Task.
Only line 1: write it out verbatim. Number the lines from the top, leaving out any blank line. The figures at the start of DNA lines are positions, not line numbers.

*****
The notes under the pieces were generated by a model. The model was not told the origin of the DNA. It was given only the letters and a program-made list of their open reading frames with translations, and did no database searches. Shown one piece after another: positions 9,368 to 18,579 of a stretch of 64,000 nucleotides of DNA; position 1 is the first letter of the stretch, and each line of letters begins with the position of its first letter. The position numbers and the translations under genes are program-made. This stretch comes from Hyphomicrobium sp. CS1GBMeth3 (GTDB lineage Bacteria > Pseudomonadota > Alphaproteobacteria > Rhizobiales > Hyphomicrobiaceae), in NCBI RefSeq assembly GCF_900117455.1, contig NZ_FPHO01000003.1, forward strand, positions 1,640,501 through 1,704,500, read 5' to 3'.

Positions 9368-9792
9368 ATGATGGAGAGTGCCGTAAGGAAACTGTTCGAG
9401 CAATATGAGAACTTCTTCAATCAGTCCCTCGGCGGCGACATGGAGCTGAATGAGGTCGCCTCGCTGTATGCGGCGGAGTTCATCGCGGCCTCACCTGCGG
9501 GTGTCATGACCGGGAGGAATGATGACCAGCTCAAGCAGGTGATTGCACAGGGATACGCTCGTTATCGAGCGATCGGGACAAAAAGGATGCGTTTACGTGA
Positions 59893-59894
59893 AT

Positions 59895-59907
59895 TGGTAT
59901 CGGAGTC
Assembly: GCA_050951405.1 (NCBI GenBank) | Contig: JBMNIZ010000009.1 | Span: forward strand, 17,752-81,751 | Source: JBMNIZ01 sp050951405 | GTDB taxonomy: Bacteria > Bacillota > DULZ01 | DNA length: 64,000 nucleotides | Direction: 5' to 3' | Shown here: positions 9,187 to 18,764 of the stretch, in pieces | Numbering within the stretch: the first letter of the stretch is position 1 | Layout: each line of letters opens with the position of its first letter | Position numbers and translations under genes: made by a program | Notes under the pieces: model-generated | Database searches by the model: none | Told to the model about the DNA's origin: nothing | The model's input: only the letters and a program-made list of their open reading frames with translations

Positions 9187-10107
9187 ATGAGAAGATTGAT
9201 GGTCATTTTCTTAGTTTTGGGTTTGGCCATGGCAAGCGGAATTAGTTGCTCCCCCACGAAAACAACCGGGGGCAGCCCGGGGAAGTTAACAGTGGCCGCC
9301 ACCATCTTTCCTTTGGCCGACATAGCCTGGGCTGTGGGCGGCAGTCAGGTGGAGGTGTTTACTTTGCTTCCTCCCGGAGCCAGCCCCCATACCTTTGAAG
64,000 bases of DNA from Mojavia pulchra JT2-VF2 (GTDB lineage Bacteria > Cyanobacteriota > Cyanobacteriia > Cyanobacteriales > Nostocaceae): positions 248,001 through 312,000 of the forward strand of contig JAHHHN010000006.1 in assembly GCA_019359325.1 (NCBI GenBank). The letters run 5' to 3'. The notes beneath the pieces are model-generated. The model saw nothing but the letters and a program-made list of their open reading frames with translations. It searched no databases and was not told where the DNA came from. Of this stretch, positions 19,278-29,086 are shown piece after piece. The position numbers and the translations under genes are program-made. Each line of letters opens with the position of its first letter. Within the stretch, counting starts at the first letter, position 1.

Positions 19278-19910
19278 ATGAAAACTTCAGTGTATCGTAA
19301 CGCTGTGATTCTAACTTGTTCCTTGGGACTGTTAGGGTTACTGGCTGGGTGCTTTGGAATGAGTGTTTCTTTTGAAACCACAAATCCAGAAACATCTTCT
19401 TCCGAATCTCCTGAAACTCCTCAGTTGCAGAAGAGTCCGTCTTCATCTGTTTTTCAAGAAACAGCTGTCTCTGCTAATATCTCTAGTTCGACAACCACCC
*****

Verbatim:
The notes under the pieces were generated by a model. The model was not told the origin of the DNA. It was given only the letters and a program-made list of their open reading frames with translations, and did no database searches. Shown one piece after another: positions 9,368 to 18,579 of a stretch of 64,000 nucleotides of DNA; position 1 is the first letter of the stretch, and each line of letters begins with the position of its first letter. The position numbers and the translations under genes are program-made. This stretch comes from Hyphomicrobium sp. CS1GBMeth3 (GTDB lineage Bacteria > Pseudomonadota > Alphaproteobacteria > Rhizobiales > Hyphomicrobiaceae), in NCBI RefSeq assembly GCF_900117455.1, contig NZ_FPHO01000003.1, forward strand, positions 1,640,501 through 1,704,500, read 5' to 3'.